How much do we learn through observation? My family and I just took a trip to the San Diego Zoo and we saw many animals of all shapes and sizes. At the end of the day we always ask the question, what did you like the best? It so happened that we all really enjoyed the flamingo exhibit. I know what you’re thinking… flamingo exhibit – why? At first glance when you walk into the area there’s just a pond of water with pink flamingos doing various things. Then we started to observe closer and saw tall mud nests with an egg in each one of them. There were baby flamingos at different ages. We guessed
After spending some time there we started walking away and discovered information about the flamingos on a placard nearby. We read about their circle of life as well as their behaviors and environment. As we were reading we realized that we had already discovered most of what we were reading through our observations and discussion with each other. We did this naturally without anyone to tell us to do it. This is what the definition of science is all about. According to the dictionary science is a systematic knowledge of the physical or material world gained through observation and experimentation. These are the most important elements of science. Science needs to be learned hands-on through experiments as well as by observing the world around us. All knowledge shouldn’t come from just a book or a lecture. Have you ever noticed how many toys are designed around building, creating and making? Tinkering and the Maker Movement as well as the integration of STEM education have become a big part of how science is being presented. It is an engaging way for students to learn the world around them not only by reading about it, but by actually experiencing it.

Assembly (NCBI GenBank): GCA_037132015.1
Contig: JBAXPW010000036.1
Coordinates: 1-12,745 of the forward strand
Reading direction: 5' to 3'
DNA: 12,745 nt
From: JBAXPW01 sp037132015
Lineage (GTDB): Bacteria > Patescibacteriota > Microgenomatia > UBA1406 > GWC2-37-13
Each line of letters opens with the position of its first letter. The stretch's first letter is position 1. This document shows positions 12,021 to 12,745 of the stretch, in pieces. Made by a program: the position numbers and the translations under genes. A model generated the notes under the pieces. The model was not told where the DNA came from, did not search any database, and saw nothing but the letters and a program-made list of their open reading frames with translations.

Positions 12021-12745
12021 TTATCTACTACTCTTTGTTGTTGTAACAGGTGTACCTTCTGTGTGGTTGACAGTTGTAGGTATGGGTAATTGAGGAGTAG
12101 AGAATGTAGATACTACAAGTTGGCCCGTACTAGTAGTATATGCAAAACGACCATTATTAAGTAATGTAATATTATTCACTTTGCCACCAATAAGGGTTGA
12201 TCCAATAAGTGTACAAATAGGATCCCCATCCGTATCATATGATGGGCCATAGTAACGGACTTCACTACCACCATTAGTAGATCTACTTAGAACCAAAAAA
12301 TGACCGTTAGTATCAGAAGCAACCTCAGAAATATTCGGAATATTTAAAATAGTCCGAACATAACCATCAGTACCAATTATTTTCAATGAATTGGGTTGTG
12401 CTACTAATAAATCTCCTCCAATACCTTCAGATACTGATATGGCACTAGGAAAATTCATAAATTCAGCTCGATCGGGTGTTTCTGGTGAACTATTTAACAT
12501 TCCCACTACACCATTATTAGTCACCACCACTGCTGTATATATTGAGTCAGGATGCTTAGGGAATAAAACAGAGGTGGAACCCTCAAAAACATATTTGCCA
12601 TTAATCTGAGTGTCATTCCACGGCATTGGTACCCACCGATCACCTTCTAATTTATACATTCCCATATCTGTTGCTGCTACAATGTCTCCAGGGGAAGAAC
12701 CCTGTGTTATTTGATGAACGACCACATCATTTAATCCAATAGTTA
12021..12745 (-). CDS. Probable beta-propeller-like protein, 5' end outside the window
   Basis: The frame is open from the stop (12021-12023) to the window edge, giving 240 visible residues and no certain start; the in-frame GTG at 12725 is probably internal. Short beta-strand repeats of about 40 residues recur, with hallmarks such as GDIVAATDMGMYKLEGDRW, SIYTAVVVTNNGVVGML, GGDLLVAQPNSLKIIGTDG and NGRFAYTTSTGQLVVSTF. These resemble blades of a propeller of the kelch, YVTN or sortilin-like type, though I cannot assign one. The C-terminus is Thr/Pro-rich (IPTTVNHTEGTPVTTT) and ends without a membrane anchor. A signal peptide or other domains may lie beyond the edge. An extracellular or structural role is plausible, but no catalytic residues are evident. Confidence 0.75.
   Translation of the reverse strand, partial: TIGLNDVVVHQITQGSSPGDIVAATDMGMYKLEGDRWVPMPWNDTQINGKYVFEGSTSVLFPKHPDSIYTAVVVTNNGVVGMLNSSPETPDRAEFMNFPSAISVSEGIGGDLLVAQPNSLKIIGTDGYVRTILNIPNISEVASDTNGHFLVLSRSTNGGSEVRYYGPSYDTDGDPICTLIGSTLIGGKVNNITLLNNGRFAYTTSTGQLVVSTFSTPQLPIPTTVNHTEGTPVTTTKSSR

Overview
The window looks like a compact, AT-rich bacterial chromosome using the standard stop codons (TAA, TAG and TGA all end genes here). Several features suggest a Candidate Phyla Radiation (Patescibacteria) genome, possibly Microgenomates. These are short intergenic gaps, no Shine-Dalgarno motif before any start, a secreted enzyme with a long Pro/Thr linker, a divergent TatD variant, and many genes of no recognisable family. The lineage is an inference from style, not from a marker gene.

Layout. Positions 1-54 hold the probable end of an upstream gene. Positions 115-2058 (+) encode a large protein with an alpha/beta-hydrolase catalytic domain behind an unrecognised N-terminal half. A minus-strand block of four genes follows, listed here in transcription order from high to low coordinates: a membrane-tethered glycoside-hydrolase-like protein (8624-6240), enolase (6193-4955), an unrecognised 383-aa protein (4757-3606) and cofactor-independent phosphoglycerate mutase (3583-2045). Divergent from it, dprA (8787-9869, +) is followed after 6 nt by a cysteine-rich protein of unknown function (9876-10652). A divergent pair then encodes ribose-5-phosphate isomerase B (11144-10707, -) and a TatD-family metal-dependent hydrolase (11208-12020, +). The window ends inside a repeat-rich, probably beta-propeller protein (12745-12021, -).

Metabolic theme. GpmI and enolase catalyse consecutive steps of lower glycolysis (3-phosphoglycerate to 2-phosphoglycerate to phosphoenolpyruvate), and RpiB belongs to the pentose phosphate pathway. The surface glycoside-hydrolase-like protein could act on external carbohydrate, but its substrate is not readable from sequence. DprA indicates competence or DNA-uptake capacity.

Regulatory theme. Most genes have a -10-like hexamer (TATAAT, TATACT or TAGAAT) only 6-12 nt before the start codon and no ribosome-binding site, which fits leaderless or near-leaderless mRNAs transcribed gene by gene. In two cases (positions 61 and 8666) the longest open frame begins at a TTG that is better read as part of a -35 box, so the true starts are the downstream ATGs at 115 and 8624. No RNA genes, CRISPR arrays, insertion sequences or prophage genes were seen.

Students need time to observe, discuss, experiment and reflect on their experiences. I know it is not always easy to give students exposure to real world in the classroom, but it’s important to be creative in how to simulate these experiences for students. Demonstrating an experiment is good, but giving students the opportunity to do the experiment on their own is even better. Give students a chance to build or create things on their own. For example, after learning about electricity and circuits give the students some tools and parts and see what they can create. Give them a challenge of creating a motorized vehicle that can move in a straight line.
As the next school year approaches think about how to make science more hands-on through experimentation and observation, as well as collaboration and discussions, to make it an enriching interactive and engaging experience for all.
Contributed by Karen Wilson, Instructional STEM Coach